I briefly crunched over at Atlas@home ("Atlas") with the BOINC Virtual Box ("VB") and IMHO like all software emulation packages, this has its limitations. The software emulation is good, however when you are dealing with very complex and/or demanding tasks it usually does not work as well and is subject to higher than normal errors and a certain amount of crunching frustration. Specifically with Atlas, one had to run those tasks with hyper-threading turned off, the CPU must be powerful, it was difficult to run another projects tasks side-by-side, tasks were prone to higher than normal failure rates especially when the task says it is at 100% completed and is still running for over 24 hours for an non hyper-threaded CPU (Intel 3930k, 16gig RAM running four (4) Atlas tasks concurrently. That one lasted over 48 hours before I aborted). This is besides what I believe is Atlas project very poor point yields for completed tasks that are unacceptably low (less than 20 points per hour and I pull the computer from the project. Others usually will have different standards, if any).

VB does sometimes work well, however software emulation just does not hold up well with very demanding and complex tasks as Atlas has proven. VB is well suited for more light work type of tasks. The best analogy I have is this, running VB (BOINC version) in any OS environment is almost the same as running a high definition native PS 4 graphic game (non-ported or optimized version for that OS) using a Windows OS (7,8, or 10) emulation software. Yes it will run, but not all that well and over time you may get very frustrated with the overall performance.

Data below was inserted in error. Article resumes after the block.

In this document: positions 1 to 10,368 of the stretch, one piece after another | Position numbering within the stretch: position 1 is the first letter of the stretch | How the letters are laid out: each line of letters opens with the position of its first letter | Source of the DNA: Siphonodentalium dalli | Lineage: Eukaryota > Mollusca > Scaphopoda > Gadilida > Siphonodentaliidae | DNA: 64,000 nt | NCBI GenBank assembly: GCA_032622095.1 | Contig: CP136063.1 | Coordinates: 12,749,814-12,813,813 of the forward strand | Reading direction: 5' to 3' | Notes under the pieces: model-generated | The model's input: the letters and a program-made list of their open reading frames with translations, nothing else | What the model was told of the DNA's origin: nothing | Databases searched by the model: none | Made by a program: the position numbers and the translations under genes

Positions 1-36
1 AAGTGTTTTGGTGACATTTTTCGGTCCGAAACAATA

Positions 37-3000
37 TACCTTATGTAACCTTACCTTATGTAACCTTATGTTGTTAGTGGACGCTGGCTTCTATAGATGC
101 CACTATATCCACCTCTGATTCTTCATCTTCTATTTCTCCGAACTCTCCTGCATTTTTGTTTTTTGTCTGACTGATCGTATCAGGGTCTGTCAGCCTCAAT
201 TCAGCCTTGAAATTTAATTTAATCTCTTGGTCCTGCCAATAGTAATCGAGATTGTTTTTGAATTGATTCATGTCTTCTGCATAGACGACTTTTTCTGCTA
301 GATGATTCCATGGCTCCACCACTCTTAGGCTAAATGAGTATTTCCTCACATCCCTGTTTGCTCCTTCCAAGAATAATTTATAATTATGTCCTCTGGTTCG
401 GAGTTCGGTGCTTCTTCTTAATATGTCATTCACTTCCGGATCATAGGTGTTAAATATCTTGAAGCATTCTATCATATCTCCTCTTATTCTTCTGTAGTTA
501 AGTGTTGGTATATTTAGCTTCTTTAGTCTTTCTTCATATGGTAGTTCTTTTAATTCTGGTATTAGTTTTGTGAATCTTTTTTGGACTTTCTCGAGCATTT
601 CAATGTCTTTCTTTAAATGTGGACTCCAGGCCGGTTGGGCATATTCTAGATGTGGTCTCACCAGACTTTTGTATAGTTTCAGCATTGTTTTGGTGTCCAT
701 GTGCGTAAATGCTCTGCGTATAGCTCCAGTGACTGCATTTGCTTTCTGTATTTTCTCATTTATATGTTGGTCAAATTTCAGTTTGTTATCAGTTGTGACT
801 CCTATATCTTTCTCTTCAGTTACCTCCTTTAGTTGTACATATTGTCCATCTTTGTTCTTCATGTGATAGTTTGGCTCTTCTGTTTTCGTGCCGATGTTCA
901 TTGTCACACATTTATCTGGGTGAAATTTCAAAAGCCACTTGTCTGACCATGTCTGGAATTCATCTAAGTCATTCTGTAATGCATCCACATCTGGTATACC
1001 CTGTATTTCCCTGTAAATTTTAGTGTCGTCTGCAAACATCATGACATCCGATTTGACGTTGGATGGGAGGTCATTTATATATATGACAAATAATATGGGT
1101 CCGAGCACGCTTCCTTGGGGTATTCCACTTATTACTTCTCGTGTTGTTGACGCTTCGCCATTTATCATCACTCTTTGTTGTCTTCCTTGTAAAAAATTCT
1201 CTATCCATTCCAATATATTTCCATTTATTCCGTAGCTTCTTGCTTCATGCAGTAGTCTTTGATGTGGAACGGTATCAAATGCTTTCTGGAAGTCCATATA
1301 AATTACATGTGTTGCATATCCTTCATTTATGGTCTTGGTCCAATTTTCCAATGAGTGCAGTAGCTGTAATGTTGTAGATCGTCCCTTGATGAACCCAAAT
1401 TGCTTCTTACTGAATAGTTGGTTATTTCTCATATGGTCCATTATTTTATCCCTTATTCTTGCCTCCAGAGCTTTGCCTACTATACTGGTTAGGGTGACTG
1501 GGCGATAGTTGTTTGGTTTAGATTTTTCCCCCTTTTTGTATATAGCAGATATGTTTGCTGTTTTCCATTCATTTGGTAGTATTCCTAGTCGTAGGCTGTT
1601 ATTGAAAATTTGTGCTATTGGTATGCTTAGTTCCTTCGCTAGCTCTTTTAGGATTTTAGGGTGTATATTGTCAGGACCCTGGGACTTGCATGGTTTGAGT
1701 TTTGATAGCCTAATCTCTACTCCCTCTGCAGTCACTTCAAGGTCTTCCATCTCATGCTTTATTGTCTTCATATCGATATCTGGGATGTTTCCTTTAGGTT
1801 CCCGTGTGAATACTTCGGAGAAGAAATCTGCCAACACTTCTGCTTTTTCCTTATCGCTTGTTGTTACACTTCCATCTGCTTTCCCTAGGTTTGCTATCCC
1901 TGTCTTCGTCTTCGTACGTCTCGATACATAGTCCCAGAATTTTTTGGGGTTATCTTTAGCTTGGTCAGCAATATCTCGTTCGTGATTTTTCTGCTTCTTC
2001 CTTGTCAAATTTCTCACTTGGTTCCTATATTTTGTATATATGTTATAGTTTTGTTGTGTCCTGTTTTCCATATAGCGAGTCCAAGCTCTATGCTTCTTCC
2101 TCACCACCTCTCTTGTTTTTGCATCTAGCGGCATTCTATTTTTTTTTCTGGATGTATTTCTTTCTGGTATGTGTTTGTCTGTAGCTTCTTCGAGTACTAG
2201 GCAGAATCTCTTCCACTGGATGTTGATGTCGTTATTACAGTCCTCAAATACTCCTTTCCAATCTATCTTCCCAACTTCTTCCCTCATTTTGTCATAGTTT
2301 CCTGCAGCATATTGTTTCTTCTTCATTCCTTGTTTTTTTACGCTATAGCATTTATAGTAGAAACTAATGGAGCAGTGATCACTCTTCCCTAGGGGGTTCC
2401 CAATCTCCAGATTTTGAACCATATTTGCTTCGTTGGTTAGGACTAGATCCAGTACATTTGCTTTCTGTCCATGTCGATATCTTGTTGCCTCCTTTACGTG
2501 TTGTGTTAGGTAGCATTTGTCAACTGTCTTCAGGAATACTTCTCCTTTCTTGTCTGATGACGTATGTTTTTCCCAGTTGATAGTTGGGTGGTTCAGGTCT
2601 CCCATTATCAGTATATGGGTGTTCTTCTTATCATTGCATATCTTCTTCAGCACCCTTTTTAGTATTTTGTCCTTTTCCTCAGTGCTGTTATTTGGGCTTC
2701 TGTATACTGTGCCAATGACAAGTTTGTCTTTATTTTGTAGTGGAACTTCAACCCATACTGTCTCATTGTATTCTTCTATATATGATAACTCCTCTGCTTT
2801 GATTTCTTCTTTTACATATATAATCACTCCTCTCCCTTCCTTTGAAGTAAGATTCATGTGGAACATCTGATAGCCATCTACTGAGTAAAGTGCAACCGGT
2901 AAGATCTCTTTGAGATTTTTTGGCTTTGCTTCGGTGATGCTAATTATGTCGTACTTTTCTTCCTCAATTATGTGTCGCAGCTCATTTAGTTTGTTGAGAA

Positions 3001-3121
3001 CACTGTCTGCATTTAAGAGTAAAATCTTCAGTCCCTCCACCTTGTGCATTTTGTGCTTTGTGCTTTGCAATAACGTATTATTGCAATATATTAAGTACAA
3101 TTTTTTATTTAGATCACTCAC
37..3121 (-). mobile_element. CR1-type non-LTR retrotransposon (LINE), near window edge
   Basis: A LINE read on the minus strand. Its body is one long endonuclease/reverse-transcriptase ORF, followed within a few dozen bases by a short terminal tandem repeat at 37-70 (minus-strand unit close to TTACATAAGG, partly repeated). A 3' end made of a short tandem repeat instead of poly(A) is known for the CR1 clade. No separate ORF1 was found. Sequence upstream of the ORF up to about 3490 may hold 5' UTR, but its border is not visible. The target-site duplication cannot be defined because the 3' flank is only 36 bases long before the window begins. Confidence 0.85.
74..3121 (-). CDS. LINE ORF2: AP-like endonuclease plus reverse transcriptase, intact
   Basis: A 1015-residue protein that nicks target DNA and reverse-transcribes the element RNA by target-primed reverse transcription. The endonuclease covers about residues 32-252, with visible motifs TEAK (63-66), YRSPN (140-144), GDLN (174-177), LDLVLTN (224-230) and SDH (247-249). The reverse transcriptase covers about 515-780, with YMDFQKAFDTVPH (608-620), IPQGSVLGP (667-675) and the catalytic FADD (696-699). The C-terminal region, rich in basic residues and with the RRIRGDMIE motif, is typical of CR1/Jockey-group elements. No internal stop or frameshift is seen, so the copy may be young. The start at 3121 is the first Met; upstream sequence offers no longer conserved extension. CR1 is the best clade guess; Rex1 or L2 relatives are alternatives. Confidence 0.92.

I personally will not run any BOINC VB task and have pointed out the risks to other cruncher's about these types of tasks, however their are many who will still accept and crunch these tasks for the sake of the science being generated.




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Message 42420 - Posted: 17 Dec 2015 | 8:06:26 UTC

I believe that Cosmology@Home has recently also added a VM version on to their project, running the original single thread CPU application along side the VM application, so they might be a useful to call.

Also RNAWorld has been using VMs for a long time now.

CPU only of course.

But although I have not run VMs before I also read (same as Richard and others) that the GPU is ignored by the VM, you can use all CPU cores (multi-thread) but not the GPU.